For me, it is the social side of the hobby, to meet up and discuss problems, successes and failures over a pint in a relaxed atmosphere is the overriding advantage. Being a club member gives you access to fish that do not regularly appear in the shops, in our club I know who to approach for rare Cichlids, Rainbowfish, Anabantoids, Livebearers, Catfish ect, even if our members do not have the fish they usually have their own networks within their specialised subject and can help track down the required species, over the years I have acquired most of my rarest fish in this manner. I have been fortunate to listen to hundreds of lectures on a wide variety of subjects by a wide variety of speakers! Without a platform to speak on, this experience would be lost to the world! Gone are the days of detailed informative articles on breeding fish, the social media now offers a short blast of information but rarely is it from experts talking from life experience! A aquatic society allows you to listen to in-depth discussion about various topics.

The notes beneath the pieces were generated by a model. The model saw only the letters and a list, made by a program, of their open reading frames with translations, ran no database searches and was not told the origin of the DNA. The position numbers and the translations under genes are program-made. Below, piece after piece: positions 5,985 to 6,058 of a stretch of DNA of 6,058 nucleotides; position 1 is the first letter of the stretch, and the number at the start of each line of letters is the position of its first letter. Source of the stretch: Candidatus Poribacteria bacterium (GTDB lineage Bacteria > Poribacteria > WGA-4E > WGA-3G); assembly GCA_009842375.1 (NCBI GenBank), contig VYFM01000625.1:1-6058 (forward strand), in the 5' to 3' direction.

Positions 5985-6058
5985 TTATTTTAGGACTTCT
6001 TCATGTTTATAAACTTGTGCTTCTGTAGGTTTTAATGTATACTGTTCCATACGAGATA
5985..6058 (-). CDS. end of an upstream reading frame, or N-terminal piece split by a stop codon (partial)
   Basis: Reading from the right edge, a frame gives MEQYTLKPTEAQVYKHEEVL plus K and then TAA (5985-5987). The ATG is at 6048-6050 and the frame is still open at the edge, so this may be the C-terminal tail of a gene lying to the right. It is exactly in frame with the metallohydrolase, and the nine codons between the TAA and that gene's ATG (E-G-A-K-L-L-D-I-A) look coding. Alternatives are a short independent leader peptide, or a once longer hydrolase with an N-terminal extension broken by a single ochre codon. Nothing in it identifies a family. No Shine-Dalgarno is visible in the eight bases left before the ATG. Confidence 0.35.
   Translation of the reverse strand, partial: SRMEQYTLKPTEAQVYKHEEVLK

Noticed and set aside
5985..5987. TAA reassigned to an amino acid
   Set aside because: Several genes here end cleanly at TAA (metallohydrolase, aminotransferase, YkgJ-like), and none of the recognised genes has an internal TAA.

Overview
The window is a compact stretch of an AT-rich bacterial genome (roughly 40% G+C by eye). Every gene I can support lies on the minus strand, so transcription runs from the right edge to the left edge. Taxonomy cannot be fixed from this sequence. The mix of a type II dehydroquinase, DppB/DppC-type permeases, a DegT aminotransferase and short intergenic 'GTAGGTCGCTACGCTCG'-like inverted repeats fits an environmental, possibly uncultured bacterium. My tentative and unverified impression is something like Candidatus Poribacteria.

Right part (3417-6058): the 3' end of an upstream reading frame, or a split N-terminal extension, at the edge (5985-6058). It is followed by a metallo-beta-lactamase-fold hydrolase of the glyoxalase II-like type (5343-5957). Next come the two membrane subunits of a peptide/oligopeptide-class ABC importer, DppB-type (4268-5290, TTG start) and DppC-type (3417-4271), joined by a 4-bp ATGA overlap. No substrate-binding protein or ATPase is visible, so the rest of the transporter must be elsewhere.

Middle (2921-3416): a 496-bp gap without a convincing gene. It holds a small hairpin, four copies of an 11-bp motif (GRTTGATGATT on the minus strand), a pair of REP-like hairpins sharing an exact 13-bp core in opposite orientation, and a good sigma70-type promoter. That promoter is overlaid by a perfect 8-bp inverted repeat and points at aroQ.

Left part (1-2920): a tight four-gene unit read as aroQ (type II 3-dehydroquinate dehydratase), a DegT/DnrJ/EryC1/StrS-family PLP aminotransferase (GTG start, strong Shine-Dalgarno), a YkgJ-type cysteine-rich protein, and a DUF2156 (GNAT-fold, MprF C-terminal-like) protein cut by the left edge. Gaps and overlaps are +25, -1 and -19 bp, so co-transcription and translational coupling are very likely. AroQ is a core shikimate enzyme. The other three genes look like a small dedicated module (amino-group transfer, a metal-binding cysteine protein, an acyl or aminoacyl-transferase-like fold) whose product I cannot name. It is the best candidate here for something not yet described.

With the introduction of social media, many Fishkeepers are turning to the online communities to connect with other Fishkeepers. While this has its positives for the community spirit within the hobby, can you foresee any issues for the hobby as a whole?